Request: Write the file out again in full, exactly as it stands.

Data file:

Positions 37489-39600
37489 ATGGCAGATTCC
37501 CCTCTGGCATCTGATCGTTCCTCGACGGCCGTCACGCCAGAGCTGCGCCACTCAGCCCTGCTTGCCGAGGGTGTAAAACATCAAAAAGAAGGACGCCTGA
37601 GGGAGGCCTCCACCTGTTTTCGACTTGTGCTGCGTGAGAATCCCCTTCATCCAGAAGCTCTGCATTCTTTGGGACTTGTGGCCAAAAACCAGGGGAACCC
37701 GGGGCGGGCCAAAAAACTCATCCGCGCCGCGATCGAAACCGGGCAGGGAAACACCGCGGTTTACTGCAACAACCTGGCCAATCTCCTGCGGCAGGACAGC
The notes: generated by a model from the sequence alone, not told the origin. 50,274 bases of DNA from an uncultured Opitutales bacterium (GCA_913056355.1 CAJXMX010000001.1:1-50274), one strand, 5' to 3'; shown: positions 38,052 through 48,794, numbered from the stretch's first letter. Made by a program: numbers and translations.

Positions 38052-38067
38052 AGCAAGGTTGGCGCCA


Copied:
Positions 37489-39600
37489 ATGGCAGATTCC
37501 CCTCTGGCATCTGATCGTTCCTCGACGGCCGTCACGCCAGAGCTGCGCCACTCAGCCCTGCTTGCCGAGGGTGTAAAACATCAAAAAGAAGGACGCCTGA
37601 GGGAGGCCTCCACCTGTTTTCGACTTGTGCTGCGTGAGAATCCCCTTCATCCAGAAGCTCTGCATTCTTTGGGACTTGTGGCCAAAAACCAGGGGAACCC
37701 GGGGCGGGCCAAAAAACTCATCCGCGCCGCGATCGAAACCGGGCAGGGAAACACCGCGGTTTACTGCAACAACCTGGCCAATCTCCTGCGGCAGGACAGC
The notes: generated by a model from the sequence alone, not told the origin. 50,274 bases of DNA from an uncultured Opitutales bacterium (GCA_913056355.1 CAJXMX010000001.1:1-50274), one strand, 5' to 3'; shown: positions 38,052 through 48,794, numbered from the stretch's first letter. Made by a program: numbers and translations.

Positions 38052-38067
38052 AGCAAGGTTGGCGCCA